Teacher Certification Made Simple!

Become a Teacher
in Illinois
Illinois Teacher Certification

This page is sponsored by Rossier Online, a master level teaching degree program delivered online that enables you to earn a Master’s degree and teaching credential. Learn more about how the University of Southern California can help you become a transformative teacher in Illinois.

 

To become a certified teacher in Illinois, you will need to fulfill all prerequisite coursework, teacher preparation, and testing requirements.

Our goal is to make this process as easy as possible, and we are dedicated to updating the site with new information on a regular basis. To stay up-to-date with the latest in teacher certification, please complete the form in the right sidebar.

Certification Requirements

To become a licensed educator in the state of Illinois, all prospective teachers must complete a state-approved teacher preparation program (or possess a comparable out-of-state certificate) complete all appropriate coursework and meet testing requirements. Illinois’ Educator Licensure Information System (ELIS) is an online portal available for prospective and current educators to apply, register and review their teaching credential information.

Illinois Teacher Prerequisite Coursework

To qualify for Illinois teacher certification you must, at a minimum, have a Bachelor’s degree. Additionally, some states have undergraduate credit hour requirements for certification in specialty areas. Here are Illinois’ undergraduate prerequisites for some of the most popular specialty areas:

  • Elementary Education:Certificates are not usually endorsed at the primary level, since teaching at that level in most subjects requires only an appropriate certificate and formal training in the subjects taught. However, there are some subjects that require 18 hours, or more, to teach at the middle grades and primary level. Although teachers with middle grades endorsements are automatically qualified in those subjects at the primary level, it is possible a teacher who has the content hours required may wish to have the endorsement at the primary level because they do not have the necessary middle grades pedagogy courses required for a middle grades endorsement. The primary level is K-4 for elementary certificates and K-3 for early childhood certificates. Illinois therefore will issue primary level endorsements in the following subjects when the applicant does not have the required middle grades pedagogy coursework: English as a Second Language, Bilingual Education, Reading Teacher, Media, Library Information Specialist, and Technology Specialist. Except for the middle grades pedagogy courses, the requirements in the content area are identical with those for the middle grades for each subject.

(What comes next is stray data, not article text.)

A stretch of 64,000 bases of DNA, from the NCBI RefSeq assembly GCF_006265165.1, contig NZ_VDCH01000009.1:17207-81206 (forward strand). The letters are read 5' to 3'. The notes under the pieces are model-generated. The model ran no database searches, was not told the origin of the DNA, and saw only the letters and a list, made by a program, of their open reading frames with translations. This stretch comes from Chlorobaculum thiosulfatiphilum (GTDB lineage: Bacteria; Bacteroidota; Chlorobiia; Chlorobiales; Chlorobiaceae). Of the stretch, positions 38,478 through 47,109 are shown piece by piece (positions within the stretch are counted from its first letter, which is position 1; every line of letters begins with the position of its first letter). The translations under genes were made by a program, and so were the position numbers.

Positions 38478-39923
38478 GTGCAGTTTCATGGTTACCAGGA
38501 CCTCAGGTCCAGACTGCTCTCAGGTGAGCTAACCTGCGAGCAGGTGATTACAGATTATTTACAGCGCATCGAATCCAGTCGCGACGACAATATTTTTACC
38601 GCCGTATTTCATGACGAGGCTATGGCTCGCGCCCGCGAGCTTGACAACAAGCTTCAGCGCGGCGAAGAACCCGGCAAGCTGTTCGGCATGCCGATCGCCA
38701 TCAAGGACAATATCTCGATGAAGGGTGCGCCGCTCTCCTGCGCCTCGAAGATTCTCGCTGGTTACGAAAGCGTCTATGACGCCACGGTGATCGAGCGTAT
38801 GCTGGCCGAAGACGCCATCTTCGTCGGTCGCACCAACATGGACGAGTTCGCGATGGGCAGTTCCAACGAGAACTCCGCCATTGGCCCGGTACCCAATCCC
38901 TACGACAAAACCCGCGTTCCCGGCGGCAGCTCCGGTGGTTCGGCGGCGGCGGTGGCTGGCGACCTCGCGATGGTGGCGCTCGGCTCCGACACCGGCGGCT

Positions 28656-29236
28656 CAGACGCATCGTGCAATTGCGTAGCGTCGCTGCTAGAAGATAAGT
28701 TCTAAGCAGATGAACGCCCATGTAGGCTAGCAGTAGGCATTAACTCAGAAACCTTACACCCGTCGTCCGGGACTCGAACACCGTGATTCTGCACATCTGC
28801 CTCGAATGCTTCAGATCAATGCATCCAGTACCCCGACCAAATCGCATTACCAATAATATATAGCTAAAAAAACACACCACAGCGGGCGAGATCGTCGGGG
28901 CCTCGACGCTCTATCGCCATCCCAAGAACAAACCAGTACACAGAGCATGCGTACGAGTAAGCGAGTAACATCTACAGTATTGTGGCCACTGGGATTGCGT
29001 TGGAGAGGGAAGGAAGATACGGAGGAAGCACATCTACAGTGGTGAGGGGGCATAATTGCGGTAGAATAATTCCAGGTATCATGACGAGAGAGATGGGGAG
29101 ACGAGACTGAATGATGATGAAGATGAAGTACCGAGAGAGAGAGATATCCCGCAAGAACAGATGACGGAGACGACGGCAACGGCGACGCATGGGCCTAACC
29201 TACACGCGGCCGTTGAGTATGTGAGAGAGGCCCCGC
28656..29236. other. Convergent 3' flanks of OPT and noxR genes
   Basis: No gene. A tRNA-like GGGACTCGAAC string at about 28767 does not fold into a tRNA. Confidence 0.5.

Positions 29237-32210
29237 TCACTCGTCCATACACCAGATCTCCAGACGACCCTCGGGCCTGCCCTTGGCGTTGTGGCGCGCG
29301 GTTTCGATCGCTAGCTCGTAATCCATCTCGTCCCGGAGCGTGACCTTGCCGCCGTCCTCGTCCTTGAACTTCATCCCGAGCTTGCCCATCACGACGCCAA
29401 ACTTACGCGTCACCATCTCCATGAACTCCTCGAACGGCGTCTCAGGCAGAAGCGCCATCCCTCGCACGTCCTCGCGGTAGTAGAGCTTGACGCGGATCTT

• Secondary English/Language Arts:A major in the content area indicated on the transcript or 32 semester hours in the content area; OR 24 semester hours in content courses completed at one or more institutions and passing the relevant content area test. If a person seeks an endorsement in a subject where there is no content test, the default requirement is a major or 32 semester hours of content.
  • Secondary Mathematics:A major in the content area indicated on the transcript or 32 semester hours in the content area; OR 24 semester hours in content courses completed at one or more institutions and passing the relevant content area test. If a person seeks an endorsement in a subject where there is no content test, the default requirement is a major or 32 semester hours of content.
  • Secondary History/Social Science:A major in the content area indicated on the transcript or 32 semester hours in the content area; OR 24 semester hours in content courses completed at one or more institutions and passing the relevant content area test. If a person seeks an endorsement in a subject where there is no content test, the default requirement is a major or 32 semester hours of content.
  • Secondary Science:A major in the content area indicated on the transcript or 32 semester hours in the content area; OR 24 semester hours in content courses completed at one or more institutions and passing the relevant content area test. If a person seeks an endorsement in a subject where there is no content test, the default requirement is a major or 32 semester hours of content.

Illinois Teacher Preparation

How to Become a Teacher in Illinois
The Illinois State Board of Education requires prospective teachers to complete a state-approved teacher preparation program.

Alternative Certification

Graduates of accredited colleges or universities whose bachelor’s degree was not in education, and who have not yet earned a traditional teaching certificate, can still receive an alternative teaching certificate by satisfying certain requirements. Click here for information about earning your alternative teacher certification in Illinois.

Typically teacher education programs consist of a combination of curricula and fieldwork. The curricula often includes instruction on foundational knowledge and skills, pedagogy (or the art and science of teaching), and preparing students to research, design and implement learning experiences in their field of study. The fieldwork component can include field observations, student teaching, and an internship.

While the involvement in an education program may seem financially daunting, a number of financial resources specifically for teachers exist around the country. For more information on this, visit our page on scholarships for teachers. For more scholarships for teachers exclusive to the State of Illinois, visit our Illinois Teacher Scholarship page.